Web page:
Reflections on the transport department’s public transport plan.
I’m one of those people who travel alone in a car to and from work each day. The one-way trip can take 10 minutes. At peak time it used to take up to 25 minutes. It is now taking 50 minutes, if I’m lucky. Each trip leaves me in a state of high tension. Passing over myself, I damn each of the multitude of other empty cars that contribute to my twice daily torment.
The hell of private transport fires my prayers for a rational, integrated public transport system that is at once safe, frequent, affordable and user- and planet-friendly.
It was thus with the delight of a starving person that I gobbled down a recent report to Parliament by the Department of Transport (DoT). The 61-paged document, ‘Integrated Public Transport Plan’, comes with the enticing sub-title of ‘Transforming the System.’ Transforming the system! Not a moment too soon, I enthused. Alas, the Report left me screaming for an immediate enema.
The Report starts with a deceptively tasty first course. It begins with a clear statement of where we need to be
‘South Africa is required to develop public transport networks that can be used by everyone in the country.’
It then provides a bold assessment of where we actually are now. In its words, the present is ‘Far from IDEAL’, which it then proceeds to detail over the next seven pages.
With this as the tasty first course, the remainder of the Report covers what is actually being done to achieve the ‘transforming of the system’, the sub-heading that so wetted my appetite. But, now, there is a sudden and marked change. It is as though the original chef has been fired. The meal that began with such culinary promise becomes unpalatable.
In fairness to the Report, there were signals forewarning that the first course was probably a taster to tease. Such was my desire for the ‘transformation’ of public transport, however, that I missed them. The most telling of these signs was the report’s utter lack of urgency. The Report begins with the ‘challenges’ of the National Household Transport Survey of – 2003. The Report then connects with the Public Transport Strategy of — 2007. The Report to Parliament was thus 9 years in the making. Yet nothing was said about this long delay. There was neither an apology nor any attempt to appease the parliamentarians with the suggestion that the Report merits the very long wait. To the contrary, the Report informs Parliament that there is no ‘quick fix’ to transforming public transport. Indeed, it is so unfazed by time that it openly alerts the MPs to a further delay to ‘at least’ 2025 before the plan can have any chance of being achieved. 2025 means at best a 31 year delay before the transport provisions of the RDP are realised. (Those provisions bear re-reading, if only to remind ourselves of how revolutionary the RDP now seems.) Yet the DoT seems blissfully untroubled by time.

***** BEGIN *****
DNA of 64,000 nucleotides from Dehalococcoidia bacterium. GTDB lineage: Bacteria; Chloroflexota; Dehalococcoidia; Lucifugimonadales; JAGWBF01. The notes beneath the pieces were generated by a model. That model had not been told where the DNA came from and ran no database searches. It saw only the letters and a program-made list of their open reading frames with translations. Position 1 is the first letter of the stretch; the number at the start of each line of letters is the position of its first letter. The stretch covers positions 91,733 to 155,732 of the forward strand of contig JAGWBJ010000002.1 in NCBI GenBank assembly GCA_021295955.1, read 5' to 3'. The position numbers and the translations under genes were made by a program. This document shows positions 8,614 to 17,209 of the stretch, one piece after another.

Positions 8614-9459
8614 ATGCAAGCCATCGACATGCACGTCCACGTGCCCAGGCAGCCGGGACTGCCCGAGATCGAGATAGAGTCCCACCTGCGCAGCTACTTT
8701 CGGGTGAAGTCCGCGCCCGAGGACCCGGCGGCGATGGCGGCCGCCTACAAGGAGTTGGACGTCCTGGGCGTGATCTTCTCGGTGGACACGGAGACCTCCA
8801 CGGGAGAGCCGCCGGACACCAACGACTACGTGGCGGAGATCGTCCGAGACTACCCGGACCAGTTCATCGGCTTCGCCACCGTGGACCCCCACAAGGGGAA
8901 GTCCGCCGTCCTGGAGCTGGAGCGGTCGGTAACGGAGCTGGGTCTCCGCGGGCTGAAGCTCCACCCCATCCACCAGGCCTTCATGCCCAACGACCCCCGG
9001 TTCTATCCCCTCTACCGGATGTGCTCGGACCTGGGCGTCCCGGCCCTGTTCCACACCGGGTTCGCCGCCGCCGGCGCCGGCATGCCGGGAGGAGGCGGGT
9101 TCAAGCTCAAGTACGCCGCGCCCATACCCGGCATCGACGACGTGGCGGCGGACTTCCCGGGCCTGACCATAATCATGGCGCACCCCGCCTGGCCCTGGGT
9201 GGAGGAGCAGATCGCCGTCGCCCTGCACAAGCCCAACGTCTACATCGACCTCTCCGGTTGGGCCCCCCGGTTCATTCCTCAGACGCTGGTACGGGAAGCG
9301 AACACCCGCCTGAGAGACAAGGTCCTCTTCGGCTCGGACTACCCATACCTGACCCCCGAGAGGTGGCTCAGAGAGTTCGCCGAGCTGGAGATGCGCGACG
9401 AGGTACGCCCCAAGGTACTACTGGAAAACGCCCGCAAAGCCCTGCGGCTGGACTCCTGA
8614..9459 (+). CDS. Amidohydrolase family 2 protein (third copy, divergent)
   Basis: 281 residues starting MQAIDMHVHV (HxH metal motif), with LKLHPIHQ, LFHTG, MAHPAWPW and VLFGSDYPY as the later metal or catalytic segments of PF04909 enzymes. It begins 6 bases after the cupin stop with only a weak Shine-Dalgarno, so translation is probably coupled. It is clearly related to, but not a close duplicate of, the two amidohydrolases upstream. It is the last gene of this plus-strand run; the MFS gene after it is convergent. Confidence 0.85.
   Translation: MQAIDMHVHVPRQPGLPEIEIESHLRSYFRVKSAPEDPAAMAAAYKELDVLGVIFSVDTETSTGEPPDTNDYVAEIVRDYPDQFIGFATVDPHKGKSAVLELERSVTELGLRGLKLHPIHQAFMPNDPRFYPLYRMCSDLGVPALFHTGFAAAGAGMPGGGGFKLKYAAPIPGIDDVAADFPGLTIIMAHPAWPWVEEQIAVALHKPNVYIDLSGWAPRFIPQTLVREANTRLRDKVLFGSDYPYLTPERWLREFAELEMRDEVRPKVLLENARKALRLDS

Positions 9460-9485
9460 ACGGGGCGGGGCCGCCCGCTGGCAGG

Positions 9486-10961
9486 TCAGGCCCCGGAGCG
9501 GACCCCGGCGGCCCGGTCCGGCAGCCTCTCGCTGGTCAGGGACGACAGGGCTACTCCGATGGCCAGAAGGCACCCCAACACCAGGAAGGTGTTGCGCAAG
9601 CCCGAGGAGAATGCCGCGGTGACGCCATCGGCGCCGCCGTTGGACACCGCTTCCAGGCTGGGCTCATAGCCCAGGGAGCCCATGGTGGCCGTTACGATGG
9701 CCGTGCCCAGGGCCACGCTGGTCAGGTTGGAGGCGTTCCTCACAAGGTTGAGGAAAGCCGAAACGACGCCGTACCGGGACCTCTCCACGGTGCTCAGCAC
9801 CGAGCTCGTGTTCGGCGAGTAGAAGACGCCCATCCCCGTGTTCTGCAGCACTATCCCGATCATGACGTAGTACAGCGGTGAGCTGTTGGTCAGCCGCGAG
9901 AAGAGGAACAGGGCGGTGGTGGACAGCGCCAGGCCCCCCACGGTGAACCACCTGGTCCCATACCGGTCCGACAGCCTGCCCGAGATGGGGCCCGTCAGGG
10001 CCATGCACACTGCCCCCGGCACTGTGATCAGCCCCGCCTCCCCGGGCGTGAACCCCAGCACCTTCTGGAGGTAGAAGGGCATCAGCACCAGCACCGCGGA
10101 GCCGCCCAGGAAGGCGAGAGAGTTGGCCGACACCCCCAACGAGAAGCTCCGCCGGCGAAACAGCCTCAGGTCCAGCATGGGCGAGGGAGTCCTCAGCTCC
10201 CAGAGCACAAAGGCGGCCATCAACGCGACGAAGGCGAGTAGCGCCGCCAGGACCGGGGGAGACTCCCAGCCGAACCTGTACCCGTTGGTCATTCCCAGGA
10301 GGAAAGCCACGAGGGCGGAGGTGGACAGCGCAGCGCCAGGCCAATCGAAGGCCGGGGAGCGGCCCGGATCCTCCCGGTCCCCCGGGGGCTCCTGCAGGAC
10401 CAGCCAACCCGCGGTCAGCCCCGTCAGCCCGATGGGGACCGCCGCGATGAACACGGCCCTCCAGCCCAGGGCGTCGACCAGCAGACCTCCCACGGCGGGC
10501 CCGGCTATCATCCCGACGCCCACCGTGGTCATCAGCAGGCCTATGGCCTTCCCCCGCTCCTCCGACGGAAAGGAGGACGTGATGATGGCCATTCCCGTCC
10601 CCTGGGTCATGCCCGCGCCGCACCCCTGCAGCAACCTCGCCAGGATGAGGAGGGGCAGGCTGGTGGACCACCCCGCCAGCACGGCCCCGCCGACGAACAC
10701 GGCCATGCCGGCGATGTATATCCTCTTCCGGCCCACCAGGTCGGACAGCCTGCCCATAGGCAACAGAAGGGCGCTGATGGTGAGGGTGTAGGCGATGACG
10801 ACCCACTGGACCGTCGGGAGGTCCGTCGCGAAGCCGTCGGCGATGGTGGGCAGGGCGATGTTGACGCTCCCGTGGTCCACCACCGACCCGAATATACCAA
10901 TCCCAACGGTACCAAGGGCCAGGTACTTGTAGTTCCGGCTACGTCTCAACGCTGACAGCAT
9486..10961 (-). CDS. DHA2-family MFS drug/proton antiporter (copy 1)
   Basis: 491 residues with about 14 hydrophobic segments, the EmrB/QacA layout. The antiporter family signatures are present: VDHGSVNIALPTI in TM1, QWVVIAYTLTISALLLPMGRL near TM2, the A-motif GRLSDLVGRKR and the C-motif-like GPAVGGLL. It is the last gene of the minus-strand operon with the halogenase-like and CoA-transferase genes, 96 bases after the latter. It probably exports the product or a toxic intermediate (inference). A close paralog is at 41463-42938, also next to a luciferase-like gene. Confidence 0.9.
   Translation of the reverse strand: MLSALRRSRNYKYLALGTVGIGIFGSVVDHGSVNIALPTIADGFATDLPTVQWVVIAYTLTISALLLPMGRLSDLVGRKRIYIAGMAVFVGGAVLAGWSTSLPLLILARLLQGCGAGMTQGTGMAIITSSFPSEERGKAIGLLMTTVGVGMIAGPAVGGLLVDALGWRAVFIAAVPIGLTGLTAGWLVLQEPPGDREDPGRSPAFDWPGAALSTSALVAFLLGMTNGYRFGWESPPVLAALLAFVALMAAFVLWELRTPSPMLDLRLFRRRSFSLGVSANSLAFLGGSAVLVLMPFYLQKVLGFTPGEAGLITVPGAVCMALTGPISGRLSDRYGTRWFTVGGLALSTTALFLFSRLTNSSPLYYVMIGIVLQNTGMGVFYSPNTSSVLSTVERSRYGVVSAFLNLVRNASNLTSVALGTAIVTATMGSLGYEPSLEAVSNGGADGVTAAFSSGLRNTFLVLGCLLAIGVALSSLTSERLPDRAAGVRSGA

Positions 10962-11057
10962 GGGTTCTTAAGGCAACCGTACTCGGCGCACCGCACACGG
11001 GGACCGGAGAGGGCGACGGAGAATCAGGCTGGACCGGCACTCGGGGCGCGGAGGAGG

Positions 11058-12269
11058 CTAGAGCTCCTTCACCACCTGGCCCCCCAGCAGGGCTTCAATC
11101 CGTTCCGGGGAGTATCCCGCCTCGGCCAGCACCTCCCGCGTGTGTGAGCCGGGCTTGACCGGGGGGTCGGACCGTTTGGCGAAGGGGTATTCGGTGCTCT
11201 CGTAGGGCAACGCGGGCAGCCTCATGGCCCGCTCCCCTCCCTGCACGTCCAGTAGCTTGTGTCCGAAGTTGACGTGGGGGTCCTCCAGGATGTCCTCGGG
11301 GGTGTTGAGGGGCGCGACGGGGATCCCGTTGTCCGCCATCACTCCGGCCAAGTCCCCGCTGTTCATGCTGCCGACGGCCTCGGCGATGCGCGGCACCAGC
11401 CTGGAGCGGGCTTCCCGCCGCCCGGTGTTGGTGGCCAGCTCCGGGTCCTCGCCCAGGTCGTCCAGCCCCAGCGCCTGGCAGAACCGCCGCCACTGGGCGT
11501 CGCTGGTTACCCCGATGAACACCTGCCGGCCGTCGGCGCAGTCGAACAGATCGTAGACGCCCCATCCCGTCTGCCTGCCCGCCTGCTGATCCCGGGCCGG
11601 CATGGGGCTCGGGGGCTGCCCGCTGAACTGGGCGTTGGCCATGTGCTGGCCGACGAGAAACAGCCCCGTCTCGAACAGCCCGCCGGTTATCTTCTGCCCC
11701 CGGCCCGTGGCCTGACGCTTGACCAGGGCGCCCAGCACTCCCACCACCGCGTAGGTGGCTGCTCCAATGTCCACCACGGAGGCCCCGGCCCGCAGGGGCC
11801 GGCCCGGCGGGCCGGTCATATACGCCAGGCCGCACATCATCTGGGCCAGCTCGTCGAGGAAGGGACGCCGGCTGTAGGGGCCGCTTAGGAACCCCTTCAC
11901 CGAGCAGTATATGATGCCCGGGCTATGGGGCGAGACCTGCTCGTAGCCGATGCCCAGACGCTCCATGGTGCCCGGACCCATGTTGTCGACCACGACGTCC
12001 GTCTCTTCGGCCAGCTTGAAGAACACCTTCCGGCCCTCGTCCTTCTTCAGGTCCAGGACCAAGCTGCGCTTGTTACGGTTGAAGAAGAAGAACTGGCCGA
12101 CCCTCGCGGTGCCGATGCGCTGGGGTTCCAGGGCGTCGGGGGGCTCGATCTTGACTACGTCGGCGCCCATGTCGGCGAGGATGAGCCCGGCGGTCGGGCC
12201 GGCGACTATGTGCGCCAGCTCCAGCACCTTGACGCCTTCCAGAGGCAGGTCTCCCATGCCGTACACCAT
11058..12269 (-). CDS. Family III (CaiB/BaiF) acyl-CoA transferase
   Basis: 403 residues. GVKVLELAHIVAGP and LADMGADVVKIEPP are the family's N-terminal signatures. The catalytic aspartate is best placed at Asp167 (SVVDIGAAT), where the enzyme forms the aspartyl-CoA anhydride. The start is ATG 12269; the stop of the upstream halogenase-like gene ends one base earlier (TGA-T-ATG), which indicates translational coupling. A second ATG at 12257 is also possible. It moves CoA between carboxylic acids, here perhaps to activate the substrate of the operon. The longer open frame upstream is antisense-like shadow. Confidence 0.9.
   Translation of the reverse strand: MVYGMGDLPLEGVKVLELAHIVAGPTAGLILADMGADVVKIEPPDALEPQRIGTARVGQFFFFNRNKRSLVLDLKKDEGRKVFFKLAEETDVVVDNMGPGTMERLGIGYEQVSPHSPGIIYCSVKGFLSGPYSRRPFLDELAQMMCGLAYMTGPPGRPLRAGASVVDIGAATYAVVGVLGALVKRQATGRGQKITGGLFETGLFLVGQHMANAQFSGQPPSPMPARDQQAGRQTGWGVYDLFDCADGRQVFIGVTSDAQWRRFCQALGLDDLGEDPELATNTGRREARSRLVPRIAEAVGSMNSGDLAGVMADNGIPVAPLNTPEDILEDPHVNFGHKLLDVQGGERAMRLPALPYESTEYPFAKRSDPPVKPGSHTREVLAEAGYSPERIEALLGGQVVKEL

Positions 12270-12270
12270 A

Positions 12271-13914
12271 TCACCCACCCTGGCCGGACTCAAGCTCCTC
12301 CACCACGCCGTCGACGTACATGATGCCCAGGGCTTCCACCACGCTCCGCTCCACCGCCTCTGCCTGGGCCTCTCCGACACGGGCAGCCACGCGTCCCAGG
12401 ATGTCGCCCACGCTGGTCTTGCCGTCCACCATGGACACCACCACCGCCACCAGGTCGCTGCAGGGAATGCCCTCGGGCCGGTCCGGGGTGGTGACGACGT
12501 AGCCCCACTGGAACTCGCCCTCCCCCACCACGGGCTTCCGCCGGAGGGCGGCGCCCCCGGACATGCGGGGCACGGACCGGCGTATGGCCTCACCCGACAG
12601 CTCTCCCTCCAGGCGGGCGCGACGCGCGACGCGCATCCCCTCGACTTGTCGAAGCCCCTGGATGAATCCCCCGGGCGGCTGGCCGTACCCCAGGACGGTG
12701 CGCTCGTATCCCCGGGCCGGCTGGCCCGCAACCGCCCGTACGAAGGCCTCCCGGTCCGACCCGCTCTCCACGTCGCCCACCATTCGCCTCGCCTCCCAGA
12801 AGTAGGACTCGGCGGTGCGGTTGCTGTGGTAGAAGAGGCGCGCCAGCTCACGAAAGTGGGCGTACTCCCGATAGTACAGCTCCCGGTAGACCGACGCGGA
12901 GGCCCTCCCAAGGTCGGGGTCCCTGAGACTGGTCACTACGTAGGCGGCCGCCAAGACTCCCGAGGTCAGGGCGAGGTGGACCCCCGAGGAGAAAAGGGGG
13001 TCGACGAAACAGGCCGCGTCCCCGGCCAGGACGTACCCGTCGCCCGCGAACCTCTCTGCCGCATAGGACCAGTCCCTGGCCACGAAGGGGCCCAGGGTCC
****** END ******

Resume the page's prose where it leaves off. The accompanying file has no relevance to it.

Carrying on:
To be sure, it is as though the Report has been imprisoned in a time-trap, a neo-liberal time-warp. The neo-liberal shibboleths appears in the Report as untarnished in 2012 as they were, in 1996, when they were first formally adopted, via the government’s Growth, Employment and Redistribution document, as the main pillars of the government’s macroeconomic policies.
Cocooned within this timeless neo-liberalism, the Report is similarly oblivious of climate change, of the government’s climate change policies and of South Africa’s hosting of the world leaders who met in Durban, in December 2011, to confront the catastrophe of climate change. Road transport by monstrous lorries and trucks and millions of constantly bigger and heavier private cars are not only a major reason for global resource depletion but, in both their construction and propulsion, are one of the largest single causes of the deadly greenhouse gasses responsible for global warming.
The Report is not only trapped in time but, being securely isolated within its own tightly sealed silo, sees nothing of its incoherence with other government policies.
All this results in a report unable to conceive of public transport as anything other than a business opportunity (despite the public provision of public transport being the RDP’s guiding transport principle). The entire Report is predicated on the multiple forms of the privatised provision of integrated public transport.
‘Private sector’ means outsourcing, which in turn means corruption. These outcomes are no longer in dispute and were well known when the Report was presented to Parliament in November last year. Indeed, the Report alludes to probable corruption as the reason the National Treasury and the DoT stopped one of the metropolitan transport projects (Tshwane). The excessive use of and abuse by consultants was also well known. Consultants have nonetheless been central to all 11 of the transport projects covered by the Report. The Report itself is likely to have been prepared by a consultant.